Late final week, as she was main the cost to push the Democrats’ $three trillion pandemic reduction bundle via the House, Speaker Nancy Pelosi strode the ground of the capitol in a fuchsia pantsuit, pink pumps, white shell — and a coordinated pink, white and inexperienced cherry-print face masks.
This was the day after Ms. Pelosi had stood at a podium for a information convention in a black costume with a complementary darkish inexperienced and white foliage-print face masks — which was itself not lengthy after she had appeared in a shell-pink pantsuit with an identical shell-pink masks.
Hillary Clinton took observe, posting a photograph on Instagram with the caption: “Leader of the House majority, and of mask-to-pantsuit color coordination.” The post has been liked more than 250,000 times.
Since late April, when she began wearing silk scarves that were color-coordinated with her suits and shells — orange and orange, blue and blue and cream and brown — and that she had worn bandanna-style around her face, Ms. Pelosi has also modeled a purple suit with a purple/blue, black and white geometric face mask and a white suit and blue shirt with the same.
And though it would be easy to categorize Ms. Pelosi’s masks as fun! and all about self-expression! and — yes — fashion!(as many style watchers have done), her track record and the way her approach contrasts with those around her suggests something more nuanced — though the stratagem is covered, natch, by the accessibility of patterned cloth, the kind we all have to wear and to which we can all relate.
After all, why simply don a face mask when you can also use it to make a political point?
Indeed, the sheer variety of her masks stands out like a beacon amid her sea of aides in generic white or blue medical masks and her dark-masked protective detail. It suggests a commitment to consciously choosing a mask every single day that, more than simply demonstrating good mask habits, civic awareness and solicitude for those around her, or even support for small businesses, demands attention. (Many of her masks come from Donna Lewis, a small store in Alexandria, Va., where she also buys some of her suits; for each mask sold, one is donated to Johns Hopkins hospitals.)
As the president continues to eschew the mask in his public appearances — over the weekend he went without one when meeting in the Rose Garden with Girl Scouts and small business leaders — Ms. Pelosi is making her mask-wearing, and the contrast with those around her, impossible to ignore. Doing so is a constant reminder of the difference between the heads of the executive and legislative branches.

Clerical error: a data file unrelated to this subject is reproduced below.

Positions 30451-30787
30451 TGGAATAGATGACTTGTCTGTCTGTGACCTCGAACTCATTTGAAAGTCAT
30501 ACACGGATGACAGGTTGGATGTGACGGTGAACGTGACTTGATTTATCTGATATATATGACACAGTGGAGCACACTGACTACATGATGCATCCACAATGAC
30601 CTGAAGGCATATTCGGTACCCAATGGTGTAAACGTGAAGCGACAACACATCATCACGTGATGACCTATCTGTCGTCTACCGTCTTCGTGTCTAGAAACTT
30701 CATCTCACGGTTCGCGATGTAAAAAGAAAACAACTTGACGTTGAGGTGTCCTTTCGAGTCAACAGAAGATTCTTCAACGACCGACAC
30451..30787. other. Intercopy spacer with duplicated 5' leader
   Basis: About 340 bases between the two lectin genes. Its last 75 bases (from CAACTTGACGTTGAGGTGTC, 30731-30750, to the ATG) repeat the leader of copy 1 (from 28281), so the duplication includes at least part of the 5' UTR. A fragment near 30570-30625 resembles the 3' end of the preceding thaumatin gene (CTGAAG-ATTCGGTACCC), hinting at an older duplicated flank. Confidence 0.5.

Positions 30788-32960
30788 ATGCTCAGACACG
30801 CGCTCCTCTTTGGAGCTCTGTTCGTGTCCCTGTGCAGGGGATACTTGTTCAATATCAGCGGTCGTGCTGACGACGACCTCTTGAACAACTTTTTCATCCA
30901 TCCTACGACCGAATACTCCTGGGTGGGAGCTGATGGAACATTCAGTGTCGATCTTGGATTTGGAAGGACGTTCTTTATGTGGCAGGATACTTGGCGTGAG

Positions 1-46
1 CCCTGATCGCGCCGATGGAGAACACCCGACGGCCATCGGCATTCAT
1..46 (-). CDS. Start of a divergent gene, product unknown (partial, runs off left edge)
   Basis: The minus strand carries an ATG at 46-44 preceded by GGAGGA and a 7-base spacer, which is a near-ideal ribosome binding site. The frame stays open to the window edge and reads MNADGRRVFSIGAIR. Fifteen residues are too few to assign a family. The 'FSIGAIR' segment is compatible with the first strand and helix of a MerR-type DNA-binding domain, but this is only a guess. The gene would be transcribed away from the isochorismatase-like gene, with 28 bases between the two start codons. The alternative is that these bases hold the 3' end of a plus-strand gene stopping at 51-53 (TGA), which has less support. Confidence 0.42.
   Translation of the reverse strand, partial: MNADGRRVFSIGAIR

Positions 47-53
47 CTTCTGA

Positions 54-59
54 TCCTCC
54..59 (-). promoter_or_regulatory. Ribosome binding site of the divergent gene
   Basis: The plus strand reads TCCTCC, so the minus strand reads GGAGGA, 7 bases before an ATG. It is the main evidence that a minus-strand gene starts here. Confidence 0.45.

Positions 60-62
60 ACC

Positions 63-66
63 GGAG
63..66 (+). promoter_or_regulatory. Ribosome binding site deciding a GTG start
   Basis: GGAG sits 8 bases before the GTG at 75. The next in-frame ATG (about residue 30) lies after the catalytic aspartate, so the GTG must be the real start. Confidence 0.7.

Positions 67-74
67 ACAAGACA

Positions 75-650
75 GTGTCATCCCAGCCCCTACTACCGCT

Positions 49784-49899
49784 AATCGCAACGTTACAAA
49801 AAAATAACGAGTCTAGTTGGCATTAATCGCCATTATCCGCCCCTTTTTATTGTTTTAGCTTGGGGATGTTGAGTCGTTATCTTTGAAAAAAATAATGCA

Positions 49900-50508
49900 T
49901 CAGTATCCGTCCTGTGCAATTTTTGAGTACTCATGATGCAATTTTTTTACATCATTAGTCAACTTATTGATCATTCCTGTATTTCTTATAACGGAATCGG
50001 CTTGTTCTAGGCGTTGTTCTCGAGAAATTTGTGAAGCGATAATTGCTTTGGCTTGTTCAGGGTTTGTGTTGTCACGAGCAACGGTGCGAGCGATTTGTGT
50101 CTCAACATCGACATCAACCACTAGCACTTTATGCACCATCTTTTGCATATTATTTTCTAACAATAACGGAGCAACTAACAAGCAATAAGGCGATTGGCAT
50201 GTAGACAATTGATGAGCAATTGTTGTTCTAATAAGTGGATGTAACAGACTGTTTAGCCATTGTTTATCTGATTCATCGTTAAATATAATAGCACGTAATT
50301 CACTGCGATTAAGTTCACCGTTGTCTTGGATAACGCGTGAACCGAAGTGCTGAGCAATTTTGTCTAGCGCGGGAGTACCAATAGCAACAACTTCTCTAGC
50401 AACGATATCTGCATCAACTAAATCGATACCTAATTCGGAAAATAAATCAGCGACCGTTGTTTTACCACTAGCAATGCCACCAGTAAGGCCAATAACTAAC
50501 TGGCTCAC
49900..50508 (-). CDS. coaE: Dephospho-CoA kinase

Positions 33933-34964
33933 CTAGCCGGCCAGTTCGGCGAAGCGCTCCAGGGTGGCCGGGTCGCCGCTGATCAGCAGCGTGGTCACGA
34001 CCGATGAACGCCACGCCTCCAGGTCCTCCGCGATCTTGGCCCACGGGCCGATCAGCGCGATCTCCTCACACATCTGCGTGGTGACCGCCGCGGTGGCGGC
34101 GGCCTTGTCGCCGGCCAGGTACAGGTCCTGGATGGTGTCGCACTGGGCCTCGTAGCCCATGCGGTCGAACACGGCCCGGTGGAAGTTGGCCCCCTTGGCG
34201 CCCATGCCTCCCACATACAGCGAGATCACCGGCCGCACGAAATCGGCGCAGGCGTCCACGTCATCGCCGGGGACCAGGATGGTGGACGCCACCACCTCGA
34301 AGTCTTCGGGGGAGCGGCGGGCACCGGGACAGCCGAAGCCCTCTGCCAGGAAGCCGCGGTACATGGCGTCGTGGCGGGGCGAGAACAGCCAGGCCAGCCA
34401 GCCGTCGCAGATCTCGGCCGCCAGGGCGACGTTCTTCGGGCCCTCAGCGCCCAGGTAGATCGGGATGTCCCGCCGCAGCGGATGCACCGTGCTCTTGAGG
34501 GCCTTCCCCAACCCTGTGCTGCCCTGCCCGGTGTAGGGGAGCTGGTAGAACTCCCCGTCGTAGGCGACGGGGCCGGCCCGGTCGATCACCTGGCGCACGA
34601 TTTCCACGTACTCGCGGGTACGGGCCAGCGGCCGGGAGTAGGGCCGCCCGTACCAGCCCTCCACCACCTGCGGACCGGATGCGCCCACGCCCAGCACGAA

Official Washington may have come relatively late to this particularly emotive symbol of the contemporary culture wars, but it has now fully arrived.
Ms. Pelosi is not the first government official to match her masks to her outfit. That honor goes to the Slovakian president, Zuzana Caputova, whose image went viral in late March at the swearing in of her new coalition government when she wore a burgundy face mask that coordinated perfectly with her burgundy sheath dress. And, apparently, she instructed her new cabinet to wear identical masks (blue) and gloves (white) for the group photo, hence both distinguishing herself from the group and creating a perfectly harmonious picture of civic care.
Melania Trump, too, matched her basic white face mask to her basic white shirt when she appeared in her PSA for mask-wearing in early April. As did Ivanka Trump, who wore a black mask with a black jumpsuit to tour a Maryland produce distributor last week (though that mask had the effect of making her look unsettlingly like a movie bank robber, despite the little American flag pin on the side).
And though most of Congress has now been converted to mask-wearing, as the recent Senate hearings on Covid-19 revealed, with Senator Richard Burr of North Carolina modeling a University of North Carolina booster mask and Senator Tim Kaine of Virginia, a red-and-black tie-dye bandanna. Still, they mostly seem to have resorted to the gimmick mask, the current equivalent of the gimmick tie (see also Senator Mitch McConnell of Kentucky and his Washington Nationals mask), the patriot mask (Senator Tim Scott of South Carolina in a stars and stripes and eagles number) or the OK-I’ll wear-it-if-I-have-to face mask that Vice President Mike Pence wore when he visited the General Motors and Ventec ventilator production plant in Indiana last month.
But no other elected official has embraced the mask with as much relentless and considered eye-catching range as Ms. Pelosi.
In this her resolve is fully in line with the Speaker’s approach to image-making, which has always involved every tool at her disposal, be it a clapback at the State of the Union or her Speaker’s mace pin. She understands that there are ways to make herself and her positions heard even when she isn’t saying anything at all. That at a time when almost all communication is taking place within the confines of a small box, these kinds of details matter.
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